Remember Prop 100? Sure you do. Governor Jan Brewer shamed all of us into voting for this 18% sales tax increase last May 2010, because we owed it to our children! Without it, class sizes would increase. Plus, virtually all of the money was supposed to go into the classroom, K-12.
Remember Prop 301? The year was 2000. Former Governor Jane Hull shamed us into voting for this 12% tax increase, because we owed it to our children! Without it, class sizes would increase. Plus, according to Governer Hull, “This money will go directly to the classroom where it will help our kids; not one cent will be used for administration.”
We felt good about ourselves, chipping in a few more of our hard earned dollars, knowing it was going to help Arizona’s children.
How does it make you feel knowing that, all across Arizona, there is no more money getting to the classroom than there ever was? In February 2010, the state auditor general reported that the share of money spent in the classroom has hovered closely around 58% during the entire Prop 301 period (ten years). The share was 57.7% in 2001, and 57.3% in 2008.
What about Gilbert? At the March 22, 2011 Gilbert Public Schools board meeting, board member Staci Burk asked why there is a declining percentage of money getting to the classroom? She stated that in 2004, 64.3% got to the classroom; in 2008 63.4%; in 2009 it was 62.7%, and the latest 2010 report shows only 62% getting into the classroom.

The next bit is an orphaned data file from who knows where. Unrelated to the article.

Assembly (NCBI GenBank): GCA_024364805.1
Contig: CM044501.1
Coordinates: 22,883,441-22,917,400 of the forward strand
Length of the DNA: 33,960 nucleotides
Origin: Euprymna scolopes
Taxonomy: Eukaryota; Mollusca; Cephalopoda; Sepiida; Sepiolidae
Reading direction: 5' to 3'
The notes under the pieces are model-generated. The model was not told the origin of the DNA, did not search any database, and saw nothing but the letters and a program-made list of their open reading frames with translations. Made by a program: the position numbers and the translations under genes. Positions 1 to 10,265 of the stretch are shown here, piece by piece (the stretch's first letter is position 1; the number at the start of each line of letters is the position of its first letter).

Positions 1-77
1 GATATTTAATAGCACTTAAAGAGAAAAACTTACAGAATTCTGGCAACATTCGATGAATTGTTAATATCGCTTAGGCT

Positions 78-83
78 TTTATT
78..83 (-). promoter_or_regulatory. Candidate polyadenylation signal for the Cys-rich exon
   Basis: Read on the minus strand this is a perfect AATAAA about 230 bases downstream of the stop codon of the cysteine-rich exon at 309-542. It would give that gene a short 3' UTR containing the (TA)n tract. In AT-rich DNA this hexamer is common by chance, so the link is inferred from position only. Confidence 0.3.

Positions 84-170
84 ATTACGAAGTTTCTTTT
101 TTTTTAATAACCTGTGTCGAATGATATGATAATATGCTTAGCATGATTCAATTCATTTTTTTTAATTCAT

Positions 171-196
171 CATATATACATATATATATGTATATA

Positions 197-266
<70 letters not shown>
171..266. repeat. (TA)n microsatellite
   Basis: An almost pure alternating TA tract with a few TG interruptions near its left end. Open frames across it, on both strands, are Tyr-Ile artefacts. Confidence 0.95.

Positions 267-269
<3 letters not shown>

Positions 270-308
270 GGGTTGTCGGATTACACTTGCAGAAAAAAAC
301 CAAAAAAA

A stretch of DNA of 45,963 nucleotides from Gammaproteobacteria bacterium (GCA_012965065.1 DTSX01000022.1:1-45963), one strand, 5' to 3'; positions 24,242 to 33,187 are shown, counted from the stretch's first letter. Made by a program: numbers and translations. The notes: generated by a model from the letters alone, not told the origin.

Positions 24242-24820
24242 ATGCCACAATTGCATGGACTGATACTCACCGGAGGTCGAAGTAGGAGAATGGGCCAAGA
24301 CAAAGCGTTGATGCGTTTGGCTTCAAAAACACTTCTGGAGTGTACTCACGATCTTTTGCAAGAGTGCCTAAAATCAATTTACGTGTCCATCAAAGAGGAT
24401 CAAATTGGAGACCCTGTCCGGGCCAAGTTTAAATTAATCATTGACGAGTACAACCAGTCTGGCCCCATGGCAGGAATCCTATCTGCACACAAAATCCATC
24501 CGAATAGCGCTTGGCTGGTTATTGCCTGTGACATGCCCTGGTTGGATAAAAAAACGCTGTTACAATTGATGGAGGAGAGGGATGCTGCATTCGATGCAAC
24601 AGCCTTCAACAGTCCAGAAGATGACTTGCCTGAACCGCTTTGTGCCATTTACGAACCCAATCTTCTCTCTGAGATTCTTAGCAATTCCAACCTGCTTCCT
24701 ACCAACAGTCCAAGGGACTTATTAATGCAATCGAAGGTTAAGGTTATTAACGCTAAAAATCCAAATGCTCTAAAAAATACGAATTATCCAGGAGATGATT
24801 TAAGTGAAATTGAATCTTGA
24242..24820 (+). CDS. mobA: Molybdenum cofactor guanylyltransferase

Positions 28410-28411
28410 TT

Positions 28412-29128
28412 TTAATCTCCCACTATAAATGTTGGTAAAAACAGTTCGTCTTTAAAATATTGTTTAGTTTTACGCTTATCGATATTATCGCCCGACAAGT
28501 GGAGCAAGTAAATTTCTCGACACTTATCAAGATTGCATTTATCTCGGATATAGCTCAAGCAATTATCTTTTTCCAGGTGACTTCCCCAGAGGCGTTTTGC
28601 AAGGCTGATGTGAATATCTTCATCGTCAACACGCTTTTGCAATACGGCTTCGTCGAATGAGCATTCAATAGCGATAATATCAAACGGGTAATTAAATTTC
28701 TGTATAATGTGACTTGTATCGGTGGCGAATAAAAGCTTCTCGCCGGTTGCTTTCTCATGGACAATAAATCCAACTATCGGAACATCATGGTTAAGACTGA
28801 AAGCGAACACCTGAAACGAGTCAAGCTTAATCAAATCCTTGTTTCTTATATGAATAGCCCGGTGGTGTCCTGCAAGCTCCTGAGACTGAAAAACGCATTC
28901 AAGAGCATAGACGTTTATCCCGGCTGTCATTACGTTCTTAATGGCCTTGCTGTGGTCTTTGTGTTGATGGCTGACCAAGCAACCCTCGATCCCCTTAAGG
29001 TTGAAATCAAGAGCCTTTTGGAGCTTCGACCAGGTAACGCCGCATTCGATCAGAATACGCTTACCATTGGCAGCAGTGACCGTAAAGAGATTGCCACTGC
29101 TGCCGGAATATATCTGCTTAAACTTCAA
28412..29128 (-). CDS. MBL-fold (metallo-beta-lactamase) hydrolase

How much was getting to the Gilbert classrooms BEFORE Prop 301 revenues started rolling in? According to the Office of the Auditor General, It was 63.4%.
So, what’s going on? Could it be that money flows into the classroom, on paper, but it flows right back out, to be spent on administration? This is called “supplanting.”
It doesn’t matter what the excuse might be. The facts are that in spite of two tax increases “dedicated to the classroom,” the Gilbert Schools manage to spend it elsewhere. Period. End of story.
If educating our children is the School’s first priority, why are they funding it last?
Whatever is going on, one thing should be clear to all of us. As long as the School’s leadership keeps pouring first dollars into the care and feeding of its own institution, why do we think they will do better with more money? Maybe they need less. That might help them focus on the students, teachers, and classroom.
The schools do not have a resource problem. They have an allocation problem. Who is going to shine a light on their activities and hold them accountable? You?